If any company is emblematic of the “new economy,” it would be Fiverr (NYSE:FVRR). As the Covid-19 pandemic forced a transition from business-as-usual to remote/hybrid work, FVRR stock made a stunning 10x move in matter of months.
There’s a sense of irony here. Fiverr has a reputation for being a platform where employers can get cheap work from freelancers. At the same time, the Fiverr share price has become rather expensive.
It’s entirely possible that some gig workers on Fiverr don’t make enough money to afford one share of FVRR stock. Maybe it’s time for a change – and actually, there are changes afoot at Fiverr.
Due to a recent acquisition, Fiverr may be able to empower freelancers to enhance their skills and earn more money. It’s an audacious move for Fiverr to alter its business model now, so investors will have to decide whether the acquisition is forward-thinking or misguided.
A Closer Look at FVRR Stock
Not too long ago, RBC Capital analyst Brad Erickson reiterated his “buy” rating on FVRR stock while also attaching a price target of $200.
That’s a perfectly reasonable price objective, I’d say. After all, $200 was a resistance level in late September, so it’s a good target for the bulls to aim for.
Besides, FVRR stock has gone much higher than $200. In February, it hit a 52-week high of $336 before coming back down to earth.
For the time being, the long-term investors should maintain a sense of perspective.
Fiverr shares only cost around $20 in March of 2020, so the returns have been outstanding and we can’t expect the stock to just keep going up continuously.
The most sensible objectives for the remainder of 2021 would be the $200 price level, followed by $225. After FVRR stock breaks above those levels, the sky’s the limit.
Like freelance workers themselves, Fiverr as a business venture must think outside of the box in order to remain competitive.
So, Fiverr has evidently decided to venture outside of its decade-long business model.
Reportedly, the company has acquired Seattle-based online learning company CreativeLive.
It’s difficult to assess whether Fiverr got a good deal or not, as the financial terms of the transaction remain undisclosed.
What we do know is that CreativeLive operates an education platform with an entrepreneurial angle. On this platform, the users can learn about design, business, photography, marketing and more.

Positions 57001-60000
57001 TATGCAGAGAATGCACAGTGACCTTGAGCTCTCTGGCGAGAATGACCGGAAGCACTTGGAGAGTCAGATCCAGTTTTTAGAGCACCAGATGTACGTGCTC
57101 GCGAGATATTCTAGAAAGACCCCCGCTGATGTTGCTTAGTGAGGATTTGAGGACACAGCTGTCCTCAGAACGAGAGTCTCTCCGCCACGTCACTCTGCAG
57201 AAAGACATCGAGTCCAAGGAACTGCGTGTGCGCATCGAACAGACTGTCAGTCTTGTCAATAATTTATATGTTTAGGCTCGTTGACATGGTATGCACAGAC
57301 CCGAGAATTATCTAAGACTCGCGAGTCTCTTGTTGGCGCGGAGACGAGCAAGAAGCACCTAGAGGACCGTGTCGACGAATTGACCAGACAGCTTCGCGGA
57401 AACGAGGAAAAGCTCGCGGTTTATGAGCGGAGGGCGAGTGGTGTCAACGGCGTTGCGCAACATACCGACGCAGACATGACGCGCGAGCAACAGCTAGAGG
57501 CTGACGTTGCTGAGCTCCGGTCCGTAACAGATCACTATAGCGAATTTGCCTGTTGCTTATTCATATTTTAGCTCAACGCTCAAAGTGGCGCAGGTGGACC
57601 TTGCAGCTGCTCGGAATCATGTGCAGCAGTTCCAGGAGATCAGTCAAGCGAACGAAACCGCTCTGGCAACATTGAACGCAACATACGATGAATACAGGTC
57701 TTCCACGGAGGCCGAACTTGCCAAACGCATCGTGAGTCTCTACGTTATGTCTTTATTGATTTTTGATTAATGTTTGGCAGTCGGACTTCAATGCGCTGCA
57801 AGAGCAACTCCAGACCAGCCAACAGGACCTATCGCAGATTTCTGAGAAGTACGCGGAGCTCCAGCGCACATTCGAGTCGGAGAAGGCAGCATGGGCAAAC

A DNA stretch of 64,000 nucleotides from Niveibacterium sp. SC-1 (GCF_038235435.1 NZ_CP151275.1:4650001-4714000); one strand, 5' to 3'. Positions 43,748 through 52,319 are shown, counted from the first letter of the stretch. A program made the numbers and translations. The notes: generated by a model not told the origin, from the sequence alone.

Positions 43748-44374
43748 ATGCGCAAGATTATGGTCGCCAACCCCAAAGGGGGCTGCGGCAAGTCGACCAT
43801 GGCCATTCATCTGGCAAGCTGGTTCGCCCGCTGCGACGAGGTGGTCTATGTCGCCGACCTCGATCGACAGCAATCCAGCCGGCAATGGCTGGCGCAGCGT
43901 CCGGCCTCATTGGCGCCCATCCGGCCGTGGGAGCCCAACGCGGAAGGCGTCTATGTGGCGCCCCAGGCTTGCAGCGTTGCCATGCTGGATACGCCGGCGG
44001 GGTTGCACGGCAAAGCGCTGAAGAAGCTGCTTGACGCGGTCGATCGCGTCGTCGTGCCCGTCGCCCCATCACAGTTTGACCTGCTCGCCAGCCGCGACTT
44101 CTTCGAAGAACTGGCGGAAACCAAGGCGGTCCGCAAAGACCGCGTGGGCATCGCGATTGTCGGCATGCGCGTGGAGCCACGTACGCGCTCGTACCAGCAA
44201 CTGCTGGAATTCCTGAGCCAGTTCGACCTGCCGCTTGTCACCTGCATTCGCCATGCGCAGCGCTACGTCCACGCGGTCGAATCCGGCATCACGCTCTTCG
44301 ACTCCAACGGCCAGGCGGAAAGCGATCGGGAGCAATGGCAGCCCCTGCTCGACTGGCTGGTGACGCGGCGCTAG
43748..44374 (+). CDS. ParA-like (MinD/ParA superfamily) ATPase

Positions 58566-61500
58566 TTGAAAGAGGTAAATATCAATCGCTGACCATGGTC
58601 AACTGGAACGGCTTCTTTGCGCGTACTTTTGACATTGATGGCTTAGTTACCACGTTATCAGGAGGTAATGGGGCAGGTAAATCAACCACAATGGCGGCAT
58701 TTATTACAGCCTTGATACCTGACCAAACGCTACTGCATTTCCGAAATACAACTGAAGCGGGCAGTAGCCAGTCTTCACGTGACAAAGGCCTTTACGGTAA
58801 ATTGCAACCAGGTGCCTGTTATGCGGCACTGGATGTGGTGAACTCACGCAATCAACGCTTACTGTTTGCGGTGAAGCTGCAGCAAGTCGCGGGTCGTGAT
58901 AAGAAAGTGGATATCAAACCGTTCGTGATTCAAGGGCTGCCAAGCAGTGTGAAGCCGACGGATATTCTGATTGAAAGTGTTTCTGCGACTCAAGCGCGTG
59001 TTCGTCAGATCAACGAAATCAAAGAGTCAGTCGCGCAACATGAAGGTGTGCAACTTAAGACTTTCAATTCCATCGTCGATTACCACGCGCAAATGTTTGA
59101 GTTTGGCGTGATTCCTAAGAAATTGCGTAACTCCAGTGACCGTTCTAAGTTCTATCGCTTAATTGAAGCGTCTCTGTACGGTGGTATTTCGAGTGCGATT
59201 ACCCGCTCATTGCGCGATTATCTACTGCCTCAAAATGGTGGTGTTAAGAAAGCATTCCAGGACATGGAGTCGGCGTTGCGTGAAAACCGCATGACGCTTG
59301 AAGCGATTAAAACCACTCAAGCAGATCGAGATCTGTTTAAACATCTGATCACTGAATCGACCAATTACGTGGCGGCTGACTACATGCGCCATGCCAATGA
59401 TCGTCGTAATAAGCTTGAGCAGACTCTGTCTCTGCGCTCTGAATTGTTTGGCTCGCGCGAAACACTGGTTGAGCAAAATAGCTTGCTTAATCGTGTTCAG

The platform offers over 2,000 classes across a variety of creative and business categories. Supposedly, CreativeLive’s instructors include Pulitzer, Grammy and Oscar winners.
As a result of this transaction, Fiverr’s current online learning platform, known as Fiverr Learn, will be folded into CreativeLive.
New Skills for a New Economy
As of June 30, Fiverr held $563.8 million in cash and equivalents. So, I would surmise that the company could easily afford to acquire CreativeLive.
Only time will tell, really, whether this acquisition will benefit Fiverr’s business model.
The skeptics would probably argue that Fiverr was doing just fine, and didn’t need to implement any major changes.
After all, the company generated $75.3 million in revenues during the second quarter of 2021, marking a 60% year-over-year increase.
But then, Fiverr CEO Micha Kaufman makes a compelling case that his company must adapt to an economy in flux.
“The ability to acquire new skills in a rapidly changing work environment and then be able to monetize them is part of Fiverr’s role in leading transformation for buyers and sellers on our platform,” Kaufman explained.
“The acquisition of CreativeLive is part of this broader strategy,” the Fiverr CEO continued, adding that the CreativeLive team’s “expertise in creating compelling learning experiences across industries is a natural fit for us as we scale this part of our business.”
The Bottom Line
Change isn’t always comfortable or easy. Yet, sometimes it’s necessary.
Fiverr already had a great business model, but an economy in transition requires out-of-the-box thinking.
If you don’t approve of the CreativeLive acquisition, feel free to sell your FVRR stock shares.
But if you’re on board with Fiverr’s push for freelancer education, consider holding the stock until it breaks through $200 on the way to, potentially, $300 and beyond.
On the date of publication, David Moadel did not have (either directly or indirectly) any positions in the securities mentioned in this article. The opinions expressed in this article are those of the writer, subject to the InvestorPlace.com Publishing Guidelines.